Posted on June 10, 2010

Tuberculosis Outbreaks at Palm Beach County Schools Spur Anti-Immigrant Tirades

Stacey Singer, Palm Beach Post, June 10, 2010

Anti-immigrant tirades on the Internet have health officials cringing as they work to contain tuberculosis outbreaks at two Palm Beach County schools.

Fair or not, in a year when the public schools absorbed more than 650 Haitian earthquake victims, much of the vitriol about the disease has been directed toward those unfortunate students.


{snip} Parents and children at both Seminole Ridge High School in Loxahatchee and Orchard View Elementary in Delray Beach want to know who the ill students are, to assess their children’s risk of becoming ill, too. {snip}


“Word’s gone around that it’s some girl who’s not from here,” said Joey Tooley, 16, repeating the name of a Haitian teenager he doesn’t know well. {snip}

Angel Portieles has spent days trying to recall whether anyone in his classes coughed a great deal and missed the last week.

“I think she might have been in my Spanish class,” he said.


The anonymous Web comments have been more heated, ranging from worried to hate-filled.

“Haitian refugees and illegals are carrying all kinds of diseases that we haven’t had here in decades,” one said.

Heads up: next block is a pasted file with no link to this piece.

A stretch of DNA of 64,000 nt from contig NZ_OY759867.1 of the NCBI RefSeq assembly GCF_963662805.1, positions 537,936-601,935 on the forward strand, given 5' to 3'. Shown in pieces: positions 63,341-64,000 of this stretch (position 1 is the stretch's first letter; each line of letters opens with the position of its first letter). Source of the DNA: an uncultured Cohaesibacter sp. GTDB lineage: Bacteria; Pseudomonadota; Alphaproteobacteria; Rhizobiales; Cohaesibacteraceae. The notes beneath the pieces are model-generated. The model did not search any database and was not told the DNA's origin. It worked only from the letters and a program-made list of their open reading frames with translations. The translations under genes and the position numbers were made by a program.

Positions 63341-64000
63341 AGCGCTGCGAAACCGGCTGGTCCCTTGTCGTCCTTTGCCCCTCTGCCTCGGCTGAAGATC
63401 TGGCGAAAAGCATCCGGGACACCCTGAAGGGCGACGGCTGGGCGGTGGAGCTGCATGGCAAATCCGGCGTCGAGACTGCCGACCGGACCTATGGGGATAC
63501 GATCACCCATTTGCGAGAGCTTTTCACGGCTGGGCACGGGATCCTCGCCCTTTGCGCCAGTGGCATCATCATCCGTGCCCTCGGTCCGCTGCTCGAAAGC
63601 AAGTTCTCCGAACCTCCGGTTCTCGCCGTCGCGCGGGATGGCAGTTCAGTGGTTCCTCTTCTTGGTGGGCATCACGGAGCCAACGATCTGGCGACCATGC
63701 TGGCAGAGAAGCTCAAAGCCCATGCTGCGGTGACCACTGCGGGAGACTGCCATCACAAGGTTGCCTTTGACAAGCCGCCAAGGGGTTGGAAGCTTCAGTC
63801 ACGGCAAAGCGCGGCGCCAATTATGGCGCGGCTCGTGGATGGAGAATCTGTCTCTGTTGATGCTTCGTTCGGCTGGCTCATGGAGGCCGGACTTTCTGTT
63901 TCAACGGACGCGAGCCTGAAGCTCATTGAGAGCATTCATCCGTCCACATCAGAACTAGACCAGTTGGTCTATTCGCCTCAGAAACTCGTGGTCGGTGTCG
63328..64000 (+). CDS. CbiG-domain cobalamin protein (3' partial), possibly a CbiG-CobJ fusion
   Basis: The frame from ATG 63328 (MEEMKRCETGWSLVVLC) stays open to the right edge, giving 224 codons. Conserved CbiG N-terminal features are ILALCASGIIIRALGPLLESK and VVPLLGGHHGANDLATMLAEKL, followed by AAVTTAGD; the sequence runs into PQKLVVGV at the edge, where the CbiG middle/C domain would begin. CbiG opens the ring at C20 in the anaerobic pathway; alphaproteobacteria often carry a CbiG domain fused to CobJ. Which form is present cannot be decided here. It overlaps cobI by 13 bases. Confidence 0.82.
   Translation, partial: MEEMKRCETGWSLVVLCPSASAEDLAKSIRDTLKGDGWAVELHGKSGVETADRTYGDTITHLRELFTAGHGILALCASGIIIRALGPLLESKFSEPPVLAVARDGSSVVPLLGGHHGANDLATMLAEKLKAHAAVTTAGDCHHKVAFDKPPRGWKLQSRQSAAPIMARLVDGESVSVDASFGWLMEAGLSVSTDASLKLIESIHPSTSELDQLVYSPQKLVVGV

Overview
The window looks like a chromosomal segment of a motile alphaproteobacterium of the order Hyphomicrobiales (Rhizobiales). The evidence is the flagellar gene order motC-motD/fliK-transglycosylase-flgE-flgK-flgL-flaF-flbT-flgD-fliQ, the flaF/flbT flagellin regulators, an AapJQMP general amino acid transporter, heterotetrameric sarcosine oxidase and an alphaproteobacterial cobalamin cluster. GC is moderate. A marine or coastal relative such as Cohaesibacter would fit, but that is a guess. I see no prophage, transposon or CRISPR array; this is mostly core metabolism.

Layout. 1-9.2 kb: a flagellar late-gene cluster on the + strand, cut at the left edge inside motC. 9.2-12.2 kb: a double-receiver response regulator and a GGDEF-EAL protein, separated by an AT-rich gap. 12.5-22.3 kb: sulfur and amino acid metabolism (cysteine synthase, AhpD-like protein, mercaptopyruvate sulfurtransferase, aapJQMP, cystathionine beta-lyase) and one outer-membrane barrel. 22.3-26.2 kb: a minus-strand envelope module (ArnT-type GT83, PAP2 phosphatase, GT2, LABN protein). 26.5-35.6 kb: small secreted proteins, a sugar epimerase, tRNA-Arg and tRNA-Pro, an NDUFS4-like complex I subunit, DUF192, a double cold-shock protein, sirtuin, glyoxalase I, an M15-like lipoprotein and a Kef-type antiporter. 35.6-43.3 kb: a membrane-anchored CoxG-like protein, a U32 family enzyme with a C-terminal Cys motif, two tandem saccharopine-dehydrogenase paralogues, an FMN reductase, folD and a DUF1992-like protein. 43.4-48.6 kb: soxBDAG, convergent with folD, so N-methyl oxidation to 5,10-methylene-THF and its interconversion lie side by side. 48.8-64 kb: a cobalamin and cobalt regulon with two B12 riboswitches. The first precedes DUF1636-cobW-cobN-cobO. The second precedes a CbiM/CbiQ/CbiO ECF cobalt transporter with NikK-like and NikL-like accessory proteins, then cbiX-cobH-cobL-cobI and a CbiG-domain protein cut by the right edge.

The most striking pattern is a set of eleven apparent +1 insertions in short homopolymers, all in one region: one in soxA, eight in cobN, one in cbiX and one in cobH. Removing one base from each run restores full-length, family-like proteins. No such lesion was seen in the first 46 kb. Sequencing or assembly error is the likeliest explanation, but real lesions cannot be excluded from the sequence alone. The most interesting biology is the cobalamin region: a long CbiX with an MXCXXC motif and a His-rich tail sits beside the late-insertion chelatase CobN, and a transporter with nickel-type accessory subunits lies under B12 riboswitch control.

“This is what you get when you open the borders to indigents,” said another.

“How many Haitians did we let into our country?” asked a third. “I’m sure none were screened at all.”

Not true, said the health department’s O’Connor.

First, there is no connection between the TB investigation and his agency’s response to the influx of earthquake refugees in January, he said.

Second, the Haitian quake refugees who entered the public schools had to meet the same vaccination requirements as all other students, under orders from Palm Beach County Health Department Director Dr. Alina Alonso, he said.

“It was Dr. Alonso [Palm Beach County Health Department Director Dr. Alina Alonso] who said, ‘We want them tested, we want them seen, and we want them to have their shots before they start school,'” O’Connor said. “All the refugees, before they entered school, were completely evaluated. All their shots were brought up to date.”


The health department is keenly aware that unusual tropical diseases and other germs can migrate to Florida with travelers, whether it’s malaria, Dengue fever or tuberculosis, he said.